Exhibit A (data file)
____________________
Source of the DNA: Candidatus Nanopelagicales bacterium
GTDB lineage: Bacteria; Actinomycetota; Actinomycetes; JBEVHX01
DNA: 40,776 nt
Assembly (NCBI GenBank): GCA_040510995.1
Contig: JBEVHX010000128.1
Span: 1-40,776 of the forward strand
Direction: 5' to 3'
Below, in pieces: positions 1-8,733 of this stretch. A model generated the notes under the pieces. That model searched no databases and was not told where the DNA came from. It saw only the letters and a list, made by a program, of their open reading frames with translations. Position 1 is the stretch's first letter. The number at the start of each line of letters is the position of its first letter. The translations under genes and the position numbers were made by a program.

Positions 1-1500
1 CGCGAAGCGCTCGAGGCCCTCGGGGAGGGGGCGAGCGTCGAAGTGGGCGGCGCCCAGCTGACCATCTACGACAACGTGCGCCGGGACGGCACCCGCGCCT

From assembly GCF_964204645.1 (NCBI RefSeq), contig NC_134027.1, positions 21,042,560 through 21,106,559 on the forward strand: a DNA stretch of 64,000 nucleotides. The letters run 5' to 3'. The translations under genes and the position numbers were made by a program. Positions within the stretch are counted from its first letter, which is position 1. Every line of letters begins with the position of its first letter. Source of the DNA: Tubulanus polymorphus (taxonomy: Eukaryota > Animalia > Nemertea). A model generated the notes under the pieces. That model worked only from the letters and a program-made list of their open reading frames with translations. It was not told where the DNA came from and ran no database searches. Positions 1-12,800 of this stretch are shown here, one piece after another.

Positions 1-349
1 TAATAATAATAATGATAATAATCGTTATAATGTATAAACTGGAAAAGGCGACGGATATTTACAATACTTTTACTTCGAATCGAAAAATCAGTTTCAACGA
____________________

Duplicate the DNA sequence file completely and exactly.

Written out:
Source of the DNA: Candidatus Nanopelagicales bacterium
GTDB lineage: Bacteria; Actinomycetota; Actinomycetes; JBEVHX01
DNA: 40,776 nt
Assembly (NCBI GenBank): GCA_040510995.1
Contig: JBEVHX010000128.1
Span: 1-40,776 of the forward strand
Direction: 5' to 3'
Below, in pieces: positions 1-8,733 of this stretch. A model generated the notes under the pieces. That model searched no databases and was not told where the DNA came from. It saw only the letters and a list, made by a program, of their open reading frames with translations. Position 1 is the stretch's first letter. The number at the start of each line of letters is the position of its first letter. The translations under genes and the position numbers were made by a program.

Positions 1-1500
1 CGCGAAGCGCTCGAGGCCCTCGGGGAGGGGGCGAGCGTCGAAGTGGGCGGCGCCCAGCTGACCATCTACGACAACGTGCGCCGGGACGGCACCCGCGCCT

From assembly GCF_964204645.1 (NCBI RefSeq), contig NC_134027.1, positions 21,042,560 through 21,106,559 on the forward strand: a DNA stretch of 64,000 nucleotides. The letters run 5' to 3'. The translations under genes and the position numbers were made by a program. Positions within the stretch are counted from its first letter, which is position 1. Every line of letters begins with the position of its first letter. Source of the DNA: Tubulanus polymorphus (taxonomy: Eukaryota > Animalia > Nemertea). A model generated the notes under the pieces. That model worked only from the letters and a program-made list of their open reading frames with translations. It was not told where the DNA came from and ran no database searches. Positions 1-12,800 of this stretch are shown here, one piece after another.

Positions 1-349
1 TAATAATAATAATGATAATAATCGTTATAATGTATAAACTGGAAAAGGCGACGGATATTTACAATACTTTTACTTCGAATCGAAAAATCAGTTTCAACGA